(Philadelphia, PA) - It's no coincidence the top six New Jersey Devils forwards have struggled to find a groove against the big four defensemen of the Philadelphia Flyers.
And, really, it all boils down to the fact the top two defensive pair for the Flyers have been better.
The Devils will look to change all that Tuesday in Game 4 against the Flyers at the Wachovia Center (7:30 p.m. ET, TSN). The Flyers lead the series, 2-1.
"Having two solid pair of 'D' gives us the match against what I consider two first lines (in New Jersey)," Flyers coach Peter Laviolette said. "We try and get those guys out there to do their best; to try and play against them and match up when we can. Timmo (Kimmo Timonen
) quietly goes about his business in an effective manner, Chris Pronger
should be a Norris Trophy candidate in my opinion, Matty (Carle) has done a terrific job in using his positioning and Braydon Coburn
has been on the top of his game in the playoffs."
|Philadelphia Flyers' Kimmo Timonen, left, of Finland, checks New Jersey Devils' Dainius Zubrus, of Lithuania, to the ice during the first period of an NHL first-round playoff hockey game Wednesday, April 14, 2010, in Newark, N.J. Timonen received a two-minute penalty on the play. (AP Photo/Bill Kostroun) |
"They're playing good," Devils coach Jacques Lemaire said. "(Pronger and Timonen) are two really good hockey players who play a lot of minutes and they defend well. They're good on the offense, good overall and that's why they're among the top defensemen in the League."
While there is a considerable size discrepancy between Pronger (6-foot-6, 220) and Timonen (5-10, 194), Laviolette finds it hard to distinguish between their rock-solid play in the back end.
"I actually don't think they're that different of players," he said. "They both defend the same way. They're very smart and are always in position. They're sticks are in the right position and they make the correct reads. They're similar a bit in the way they play the game."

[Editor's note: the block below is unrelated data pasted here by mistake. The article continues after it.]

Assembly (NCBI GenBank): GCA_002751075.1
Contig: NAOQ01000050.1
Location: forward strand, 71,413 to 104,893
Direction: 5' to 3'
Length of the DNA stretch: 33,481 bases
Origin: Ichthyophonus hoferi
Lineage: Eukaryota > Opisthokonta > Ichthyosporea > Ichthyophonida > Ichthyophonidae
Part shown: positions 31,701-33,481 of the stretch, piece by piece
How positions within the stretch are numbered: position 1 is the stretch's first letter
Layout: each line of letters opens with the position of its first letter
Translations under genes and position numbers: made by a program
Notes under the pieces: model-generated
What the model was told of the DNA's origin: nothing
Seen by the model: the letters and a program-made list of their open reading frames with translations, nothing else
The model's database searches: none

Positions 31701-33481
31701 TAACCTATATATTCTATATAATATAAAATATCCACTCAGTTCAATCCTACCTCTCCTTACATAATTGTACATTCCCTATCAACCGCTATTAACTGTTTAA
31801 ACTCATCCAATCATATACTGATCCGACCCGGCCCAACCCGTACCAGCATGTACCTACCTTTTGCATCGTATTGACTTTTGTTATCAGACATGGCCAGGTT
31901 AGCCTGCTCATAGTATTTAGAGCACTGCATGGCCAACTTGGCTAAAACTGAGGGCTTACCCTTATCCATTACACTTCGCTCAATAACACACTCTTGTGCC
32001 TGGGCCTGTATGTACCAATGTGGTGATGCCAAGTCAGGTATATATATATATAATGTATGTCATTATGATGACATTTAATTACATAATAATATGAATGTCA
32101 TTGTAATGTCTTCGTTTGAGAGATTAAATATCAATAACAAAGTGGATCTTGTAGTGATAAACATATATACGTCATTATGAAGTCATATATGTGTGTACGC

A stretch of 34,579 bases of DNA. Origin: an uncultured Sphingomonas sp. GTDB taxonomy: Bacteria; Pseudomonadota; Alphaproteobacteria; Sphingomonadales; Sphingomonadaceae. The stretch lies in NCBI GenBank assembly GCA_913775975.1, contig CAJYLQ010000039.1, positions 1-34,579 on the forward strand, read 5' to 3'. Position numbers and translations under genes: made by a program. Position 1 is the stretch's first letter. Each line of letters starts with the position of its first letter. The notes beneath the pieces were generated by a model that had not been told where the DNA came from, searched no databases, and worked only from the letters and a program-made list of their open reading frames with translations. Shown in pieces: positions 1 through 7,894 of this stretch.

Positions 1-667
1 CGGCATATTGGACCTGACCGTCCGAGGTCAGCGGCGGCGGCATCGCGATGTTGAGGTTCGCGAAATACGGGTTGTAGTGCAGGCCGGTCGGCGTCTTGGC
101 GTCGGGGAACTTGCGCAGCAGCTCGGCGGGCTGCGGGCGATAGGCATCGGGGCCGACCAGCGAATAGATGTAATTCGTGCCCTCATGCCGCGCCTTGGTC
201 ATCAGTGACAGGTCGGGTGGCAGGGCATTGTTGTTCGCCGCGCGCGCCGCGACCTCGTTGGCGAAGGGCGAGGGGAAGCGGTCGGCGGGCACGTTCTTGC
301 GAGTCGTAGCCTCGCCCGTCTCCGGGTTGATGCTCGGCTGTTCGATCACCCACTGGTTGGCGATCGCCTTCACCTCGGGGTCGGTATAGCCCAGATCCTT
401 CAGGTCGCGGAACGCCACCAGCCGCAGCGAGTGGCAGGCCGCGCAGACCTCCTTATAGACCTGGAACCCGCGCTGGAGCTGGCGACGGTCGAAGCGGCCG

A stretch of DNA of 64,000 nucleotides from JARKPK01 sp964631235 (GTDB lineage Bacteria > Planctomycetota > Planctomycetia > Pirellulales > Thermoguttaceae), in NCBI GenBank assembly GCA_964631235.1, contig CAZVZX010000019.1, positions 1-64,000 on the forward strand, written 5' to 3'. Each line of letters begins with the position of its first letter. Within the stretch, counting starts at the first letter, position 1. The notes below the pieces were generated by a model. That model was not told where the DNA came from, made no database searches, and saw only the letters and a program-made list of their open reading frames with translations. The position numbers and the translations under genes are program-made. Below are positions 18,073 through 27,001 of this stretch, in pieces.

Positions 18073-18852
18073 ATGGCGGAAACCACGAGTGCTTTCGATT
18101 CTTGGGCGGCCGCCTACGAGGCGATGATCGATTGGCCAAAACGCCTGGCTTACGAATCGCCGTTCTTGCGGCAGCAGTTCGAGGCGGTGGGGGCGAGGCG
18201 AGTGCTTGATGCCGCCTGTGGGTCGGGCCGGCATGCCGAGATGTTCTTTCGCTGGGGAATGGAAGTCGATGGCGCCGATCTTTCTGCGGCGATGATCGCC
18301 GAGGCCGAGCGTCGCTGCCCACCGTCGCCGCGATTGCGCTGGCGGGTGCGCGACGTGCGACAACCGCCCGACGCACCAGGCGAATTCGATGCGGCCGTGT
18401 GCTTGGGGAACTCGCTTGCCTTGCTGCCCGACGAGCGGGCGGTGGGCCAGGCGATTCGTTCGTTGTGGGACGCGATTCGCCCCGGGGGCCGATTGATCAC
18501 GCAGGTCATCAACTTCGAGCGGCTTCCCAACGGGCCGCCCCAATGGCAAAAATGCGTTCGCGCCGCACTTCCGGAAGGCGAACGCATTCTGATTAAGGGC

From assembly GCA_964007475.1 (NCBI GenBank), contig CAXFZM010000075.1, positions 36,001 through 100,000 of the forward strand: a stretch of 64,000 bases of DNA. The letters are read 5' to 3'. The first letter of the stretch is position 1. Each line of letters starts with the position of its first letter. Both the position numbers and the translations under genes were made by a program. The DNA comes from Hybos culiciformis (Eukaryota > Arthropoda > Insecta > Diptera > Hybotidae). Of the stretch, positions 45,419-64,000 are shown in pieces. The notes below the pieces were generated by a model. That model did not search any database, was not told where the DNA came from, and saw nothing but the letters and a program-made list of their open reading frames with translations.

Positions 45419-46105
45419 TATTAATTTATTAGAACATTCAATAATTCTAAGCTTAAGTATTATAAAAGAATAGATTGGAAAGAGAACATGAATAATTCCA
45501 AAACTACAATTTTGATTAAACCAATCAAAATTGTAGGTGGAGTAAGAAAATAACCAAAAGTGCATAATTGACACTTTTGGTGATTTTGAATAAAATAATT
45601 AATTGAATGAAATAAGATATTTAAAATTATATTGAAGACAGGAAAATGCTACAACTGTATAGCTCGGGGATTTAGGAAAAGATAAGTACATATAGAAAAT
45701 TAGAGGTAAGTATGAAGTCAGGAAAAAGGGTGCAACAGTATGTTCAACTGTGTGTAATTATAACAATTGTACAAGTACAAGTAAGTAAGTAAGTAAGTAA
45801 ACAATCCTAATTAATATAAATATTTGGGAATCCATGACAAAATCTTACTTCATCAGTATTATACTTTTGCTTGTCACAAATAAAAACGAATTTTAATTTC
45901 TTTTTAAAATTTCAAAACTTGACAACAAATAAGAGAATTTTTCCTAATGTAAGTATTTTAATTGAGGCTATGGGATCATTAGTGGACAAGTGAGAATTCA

Through three playoff games against the Devils, the defensive pairs of Pronger and Carle and Timonen and Coburn have been earning their keep while averaging 30-or-more shifts a game. All four players rank among the top five on the team in ice time, with Pronger (29:30), Timonen (25:35) and Carle (25:11) among the top three and Coburn (21:06) coming in fifth.
Pronger and Timonen rank first and second on the team in average ice time while shorthanded and on the power-play. There really isn't any situation Laviolette won't think twice about putting them out against either of the top two lines for the Devils, which consists of some combination featuring Zach Parise, Patrik Elias, Ilya Kovalchuk, Travis Zajac, Jamie Langenbrunner and Dainius Zubrus.
The acquisition of Pronger has also relieved some of the heavy defensive burden on Timonen.
"Obviously we know Chris is a great player and probably a future Hall of Famer, so, sure, it's a different situation," Timonen said. "But I just go out there and do my job. I really don't care who plays what. I work on my thing and make sure I do my job as good as I can."
Timonen considers the challenge of stopping Kovalchuk similar to that of denying Washington's Alex Ovechkin. When the Flyers eliminated the Capitals in seven games during the 2008 Conference quarterfinal round, "Ovi" was held to 4 goals at a time when Timonen was called upon time and time again. Kovalchuk has 1 goal this series and was even held to zero shots in the Flyers' Game 3 overtime victory.
"It's the same kind of player (Ovechkin and Kovalchuk)," Timonen said. "They're both great players. They can shoot the puck and make plays and if you give them space and time, they're going to make plays so the key is to take that away."
Still, it's interesting to note that Timonen still averages more ice time now than he did during the '08 Playoffs when he didn't have Pronger as a teammate, logging 24:40 in 13 games.
The play of the Flyers' defense seems to have the Devils second-guessing themselves on offense, which is a direct result of what Timonen was referring to when he noted his keys of taking away time and space.
"They do a good job of taking away our time and space with the puck and I just think we all need to support and use our linemates more -- that'll make a big difference," Parise said.
The Flyers have allowed the Devils 16 power-play opportunities in the series and the Devils have only connected three times, including a 2-for-8 showing in Game 3.
"I think everybody is trying to make things happen in different ways and to say we're doing it individually would ... I don't think (playing as individuals) is something we set out to do," Langenbrunner said. "We want to make something good happen and do something to help the team. Sometimes less is more."